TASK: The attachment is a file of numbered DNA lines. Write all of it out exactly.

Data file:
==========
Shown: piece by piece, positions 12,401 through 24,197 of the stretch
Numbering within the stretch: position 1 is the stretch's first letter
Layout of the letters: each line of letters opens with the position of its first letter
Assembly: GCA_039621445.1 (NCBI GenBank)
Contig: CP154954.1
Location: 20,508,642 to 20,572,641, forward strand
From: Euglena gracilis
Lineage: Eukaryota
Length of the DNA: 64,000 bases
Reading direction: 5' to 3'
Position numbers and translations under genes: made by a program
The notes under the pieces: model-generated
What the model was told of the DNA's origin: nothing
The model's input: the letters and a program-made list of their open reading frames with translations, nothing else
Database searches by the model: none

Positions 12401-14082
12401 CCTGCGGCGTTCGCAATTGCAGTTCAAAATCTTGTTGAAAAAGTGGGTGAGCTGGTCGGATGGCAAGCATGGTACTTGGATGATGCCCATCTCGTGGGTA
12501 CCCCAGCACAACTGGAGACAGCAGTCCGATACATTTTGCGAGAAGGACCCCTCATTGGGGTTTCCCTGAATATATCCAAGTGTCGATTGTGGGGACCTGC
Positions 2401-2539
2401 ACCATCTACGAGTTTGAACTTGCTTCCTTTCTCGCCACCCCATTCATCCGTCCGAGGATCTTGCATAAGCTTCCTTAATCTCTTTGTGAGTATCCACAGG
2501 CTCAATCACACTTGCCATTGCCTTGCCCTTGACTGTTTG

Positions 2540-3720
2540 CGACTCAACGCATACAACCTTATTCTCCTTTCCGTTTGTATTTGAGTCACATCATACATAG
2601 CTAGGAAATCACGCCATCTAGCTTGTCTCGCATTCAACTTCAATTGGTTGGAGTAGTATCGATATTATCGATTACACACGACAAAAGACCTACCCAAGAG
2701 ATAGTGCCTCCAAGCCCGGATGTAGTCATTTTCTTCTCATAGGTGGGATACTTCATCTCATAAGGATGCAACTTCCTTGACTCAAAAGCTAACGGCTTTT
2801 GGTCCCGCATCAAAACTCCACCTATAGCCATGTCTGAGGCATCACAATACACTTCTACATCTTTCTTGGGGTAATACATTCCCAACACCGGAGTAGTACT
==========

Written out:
Shown: piece by piece, positions 12,401 through 24,197 of the stretch
Numbering within the stretch: position 1 is the stretch's first letter
Layout of the letters: each line of letters opens with the position of its first letter
Assembly: GCA_039621445.1 (NCBI GenBank)
Contig: CP154954.1
Location: 20,508,642 to 20,572,641, forward strand
From: Euglena gracilis
Lineage: Eukaryota
Length of the DNA: 64,000 bases
Reading direction: 5' to 3'
Position numbers and translations under genes: made by a program
The notes under the pieces: model-generated
What the model was told of the DNA's origin: nothing
The model's input: the letters and a program-made list of their open reading frames with translations, nothing else
Database searches by the model: none

Positions 12401-14082
12401 CCTGCGGCGTTCGCAATTGCAGTTCAAAATCTTGTTGAAAAAGTGGGTGAGCTGGTCGGATGGCAAGCATGGTACTTGGATGATGCCCATCTCGTGGGTA
12501 CCCCAGCACAACTGGAGACAGCAGTCCGATACATTTTGCGAGAAGGACCCCTCATTGGGGTTTCCCTGAATATATCCAAGTGTCGATTGTGGGGACCTGC
Positions 2401-2539
2401 ACCATCTACGAGTTTGAACTTGCTTCCTTTCTCGCCACCCCATTCATCCGTCCGAGGATCTTGCATAAGCTTCCTTAATCTCTTTGTGAGTATCCACAGG
2501 CTCAATCACACTTGCCATTGCCTTGCCCTTGACTGTTTG

Positions 2540-3720
2540 CGACTCAACGCATACAACCTTATTCTCCTTTCCGTTTGTATTTGAGTCACATCATACATAG
2601 CTAGGAAATCACGCCATCTAGCTTGTCTCGCATTCAACTTCAATTGGTTGGAGTAGTATCGATATTATCGATTACACACGACAAAAGACCTACCCAAGAG
2701 ATAGTGCCTCCAAGCCCGGATGTAGTCATTTTCTTCTCATAGGTGGGATACTTCATCTCATAAGGATGCAACTTCCTTGACTCAAAAGCTAACGGCTTTT
2801 GGTCCCGCATCAAAACTCCACCTATAGCCATGTCTGAGGCATCACAATACACTTCTACATCTTTCTTGGGGTAATACATTCCCAACACCGGAGTAGTACT